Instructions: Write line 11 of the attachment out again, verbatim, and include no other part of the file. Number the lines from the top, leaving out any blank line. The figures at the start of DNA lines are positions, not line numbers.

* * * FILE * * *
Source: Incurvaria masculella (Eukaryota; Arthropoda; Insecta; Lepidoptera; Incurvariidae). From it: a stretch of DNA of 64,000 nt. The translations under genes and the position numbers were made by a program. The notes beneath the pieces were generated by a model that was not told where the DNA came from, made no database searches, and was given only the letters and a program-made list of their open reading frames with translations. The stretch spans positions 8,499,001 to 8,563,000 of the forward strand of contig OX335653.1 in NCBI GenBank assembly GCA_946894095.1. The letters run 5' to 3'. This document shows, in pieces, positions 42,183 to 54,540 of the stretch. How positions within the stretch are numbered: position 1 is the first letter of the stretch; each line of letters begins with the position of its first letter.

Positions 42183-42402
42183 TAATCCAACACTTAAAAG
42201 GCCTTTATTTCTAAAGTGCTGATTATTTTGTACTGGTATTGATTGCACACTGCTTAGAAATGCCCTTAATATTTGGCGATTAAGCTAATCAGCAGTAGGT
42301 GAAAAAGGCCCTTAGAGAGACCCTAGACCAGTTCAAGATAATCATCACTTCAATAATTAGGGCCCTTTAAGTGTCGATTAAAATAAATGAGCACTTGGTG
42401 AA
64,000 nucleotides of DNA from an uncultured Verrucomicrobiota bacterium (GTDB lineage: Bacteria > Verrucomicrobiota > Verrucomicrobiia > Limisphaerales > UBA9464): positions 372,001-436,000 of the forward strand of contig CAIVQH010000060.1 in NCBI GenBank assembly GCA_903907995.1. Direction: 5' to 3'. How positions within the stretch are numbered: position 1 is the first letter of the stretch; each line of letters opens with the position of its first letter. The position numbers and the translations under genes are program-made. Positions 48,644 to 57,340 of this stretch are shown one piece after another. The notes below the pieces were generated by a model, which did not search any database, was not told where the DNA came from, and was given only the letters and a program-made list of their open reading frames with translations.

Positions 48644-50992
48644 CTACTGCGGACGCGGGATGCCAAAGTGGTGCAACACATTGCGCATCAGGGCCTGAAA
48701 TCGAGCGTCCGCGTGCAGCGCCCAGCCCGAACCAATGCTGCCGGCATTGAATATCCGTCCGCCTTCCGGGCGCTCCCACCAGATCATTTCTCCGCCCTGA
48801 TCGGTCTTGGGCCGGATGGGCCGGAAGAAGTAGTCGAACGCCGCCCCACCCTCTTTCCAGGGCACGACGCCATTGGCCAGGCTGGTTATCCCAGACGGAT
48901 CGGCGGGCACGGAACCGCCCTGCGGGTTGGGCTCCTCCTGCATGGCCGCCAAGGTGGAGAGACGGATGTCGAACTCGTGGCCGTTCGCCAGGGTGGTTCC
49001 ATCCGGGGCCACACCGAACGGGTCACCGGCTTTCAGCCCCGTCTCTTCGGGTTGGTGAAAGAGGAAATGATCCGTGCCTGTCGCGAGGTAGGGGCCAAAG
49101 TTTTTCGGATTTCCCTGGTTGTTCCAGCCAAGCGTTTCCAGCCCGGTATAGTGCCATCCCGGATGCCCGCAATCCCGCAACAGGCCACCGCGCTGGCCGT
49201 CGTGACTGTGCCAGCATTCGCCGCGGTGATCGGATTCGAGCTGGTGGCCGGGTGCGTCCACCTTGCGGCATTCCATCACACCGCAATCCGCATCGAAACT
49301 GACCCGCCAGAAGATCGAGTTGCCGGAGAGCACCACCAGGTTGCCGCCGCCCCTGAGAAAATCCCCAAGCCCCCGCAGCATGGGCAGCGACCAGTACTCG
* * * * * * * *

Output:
48801 TCGGTCTTGGGCCGGATGGGCCGGAAGAAGTAGTCGAACGCCGCCCCACCCTCTTTCCAGGGCACGACGCCATTGGCCAGGCTGGTTATCCCAGACGGAT